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Carbon Spheroidization of Carbon Steel Heating Element Sheath

ENVIRONMENT:

Air, Alumina Desiccant Beads

EQUIPMENT:

Heating Element Sheath

MATERIAL:

A106, Grade B, Carbon Steel

OPERATING TEMPERATURE:

275 to 300F

FAILURE:

Long Term Overheating - Carbon Spheroidization

 

The dryer is 36" in diameter with 48 vertical bayonet heating elements 68" long. The dryer is filled with granules of loosely packed desiccant. The operation of the dryer is cyclical, with a 10-hour desiccation leg followed by subsequent 5-hour regeneration of the desiccant. Heating to 275 to 300F renews the desiccant with electrical resistance heating elements inside the carbon steel sheaths. The process is controlled utilizing a timer and a thermostat that is set to monitor the temperature of the exiting air flow.

A visual evaluation of the dryer interior was made three years prior to the failure. After failure, a total of 27 tubes were discovered to be corroded to varying degrees primarily in their midsections, Figure 1.

Cross-sections were made of corroded and non-corroded material. The microstructure of the non-corroded material consisted of ferrite and pearlite grains characteristic of carbon steel, Figure 2. However, the microstructure observed in the corroded material was very different. The carbon had undergone the process of spheroidization, usually resulting from prolonged exposure to temperatures in excess of 1000F, Figure 3.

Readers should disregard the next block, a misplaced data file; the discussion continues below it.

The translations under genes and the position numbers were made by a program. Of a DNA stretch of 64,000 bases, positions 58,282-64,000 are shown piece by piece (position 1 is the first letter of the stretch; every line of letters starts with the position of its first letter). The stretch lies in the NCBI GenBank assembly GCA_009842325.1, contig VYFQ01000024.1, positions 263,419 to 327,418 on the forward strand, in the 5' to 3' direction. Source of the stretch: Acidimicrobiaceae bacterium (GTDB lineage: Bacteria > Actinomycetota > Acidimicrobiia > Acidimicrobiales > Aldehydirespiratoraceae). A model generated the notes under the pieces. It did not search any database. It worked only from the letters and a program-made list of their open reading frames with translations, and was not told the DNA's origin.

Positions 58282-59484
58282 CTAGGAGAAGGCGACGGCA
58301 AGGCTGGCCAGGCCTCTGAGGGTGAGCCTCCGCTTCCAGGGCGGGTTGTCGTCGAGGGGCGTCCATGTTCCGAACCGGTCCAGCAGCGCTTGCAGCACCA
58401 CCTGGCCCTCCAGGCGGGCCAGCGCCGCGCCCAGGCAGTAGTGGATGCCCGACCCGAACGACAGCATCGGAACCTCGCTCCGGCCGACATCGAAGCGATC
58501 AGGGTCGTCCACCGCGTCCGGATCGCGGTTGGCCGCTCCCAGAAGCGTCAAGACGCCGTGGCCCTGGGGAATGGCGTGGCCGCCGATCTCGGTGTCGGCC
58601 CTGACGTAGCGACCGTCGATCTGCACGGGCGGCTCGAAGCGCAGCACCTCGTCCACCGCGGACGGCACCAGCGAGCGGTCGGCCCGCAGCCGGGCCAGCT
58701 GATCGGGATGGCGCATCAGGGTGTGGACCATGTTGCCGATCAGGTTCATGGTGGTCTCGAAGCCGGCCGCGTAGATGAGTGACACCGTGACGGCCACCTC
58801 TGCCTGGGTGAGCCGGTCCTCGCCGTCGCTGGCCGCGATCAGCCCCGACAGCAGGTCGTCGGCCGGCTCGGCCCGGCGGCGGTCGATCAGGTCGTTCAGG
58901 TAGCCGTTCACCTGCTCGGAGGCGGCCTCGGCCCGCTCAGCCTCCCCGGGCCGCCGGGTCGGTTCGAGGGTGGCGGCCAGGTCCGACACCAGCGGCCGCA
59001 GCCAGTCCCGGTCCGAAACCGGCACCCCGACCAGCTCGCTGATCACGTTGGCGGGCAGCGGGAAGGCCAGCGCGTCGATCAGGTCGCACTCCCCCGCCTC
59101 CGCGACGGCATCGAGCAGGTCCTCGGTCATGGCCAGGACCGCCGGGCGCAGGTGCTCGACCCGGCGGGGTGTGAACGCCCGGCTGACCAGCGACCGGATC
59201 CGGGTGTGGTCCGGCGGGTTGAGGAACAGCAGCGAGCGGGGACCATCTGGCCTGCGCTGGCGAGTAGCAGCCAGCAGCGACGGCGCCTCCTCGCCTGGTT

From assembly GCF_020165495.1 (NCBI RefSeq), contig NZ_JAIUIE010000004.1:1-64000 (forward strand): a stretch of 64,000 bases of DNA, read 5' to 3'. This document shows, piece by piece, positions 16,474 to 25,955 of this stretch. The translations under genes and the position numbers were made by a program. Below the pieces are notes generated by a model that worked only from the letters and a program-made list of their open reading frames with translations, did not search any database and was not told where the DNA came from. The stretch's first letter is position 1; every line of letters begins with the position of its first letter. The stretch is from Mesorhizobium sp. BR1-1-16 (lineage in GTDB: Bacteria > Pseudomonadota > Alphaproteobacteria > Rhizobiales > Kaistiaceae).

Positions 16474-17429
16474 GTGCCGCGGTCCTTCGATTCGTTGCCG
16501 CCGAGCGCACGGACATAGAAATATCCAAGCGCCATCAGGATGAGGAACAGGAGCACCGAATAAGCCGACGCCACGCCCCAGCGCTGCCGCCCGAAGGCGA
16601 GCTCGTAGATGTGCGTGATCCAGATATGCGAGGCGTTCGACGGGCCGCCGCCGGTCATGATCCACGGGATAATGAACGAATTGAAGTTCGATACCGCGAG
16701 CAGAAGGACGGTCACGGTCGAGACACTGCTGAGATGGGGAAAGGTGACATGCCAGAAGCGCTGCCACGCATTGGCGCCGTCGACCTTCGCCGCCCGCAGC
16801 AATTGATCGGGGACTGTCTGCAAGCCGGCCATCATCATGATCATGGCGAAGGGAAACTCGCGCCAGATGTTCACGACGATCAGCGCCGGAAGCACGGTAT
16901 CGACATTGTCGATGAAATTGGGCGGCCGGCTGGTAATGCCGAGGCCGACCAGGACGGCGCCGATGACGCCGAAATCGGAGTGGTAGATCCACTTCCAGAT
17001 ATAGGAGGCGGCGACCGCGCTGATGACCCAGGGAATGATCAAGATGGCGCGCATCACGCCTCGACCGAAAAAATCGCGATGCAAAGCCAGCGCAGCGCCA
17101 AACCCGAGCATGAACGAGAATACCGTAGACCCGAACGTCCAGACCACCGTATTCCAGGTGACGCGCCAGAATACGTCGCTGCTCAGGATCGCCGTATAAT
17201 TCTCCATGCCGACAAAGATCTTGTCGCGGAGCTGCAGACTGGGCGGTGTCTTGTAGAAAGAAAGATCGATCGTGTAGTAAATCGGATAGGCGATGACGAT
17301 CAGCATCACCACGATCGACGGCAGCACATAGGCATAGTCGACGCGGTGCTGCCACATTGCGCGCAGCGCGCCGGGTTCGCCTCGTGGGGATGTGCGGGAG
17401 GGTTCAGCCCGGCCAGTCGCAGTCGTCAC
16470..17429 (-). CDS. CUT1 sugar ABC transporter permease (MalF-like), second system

Elemental analysis did not reveal any indication of corrosive compounds in the scale or on the desiccant beads. Prolonged overheating of the heating elements due to a lack of over temperature protection on the heating elements caused this failure.

 
Figure 1. Corroded sheath exterior (0.85X Original Magnification) Figure 2. Etched sample of a section of non-corroded material (200X Original Magnification with Nital Etch)
 
Figure 3. Etched sample of corroded material observe carbon spheres (200X Original Magnification with Nital Etch)  

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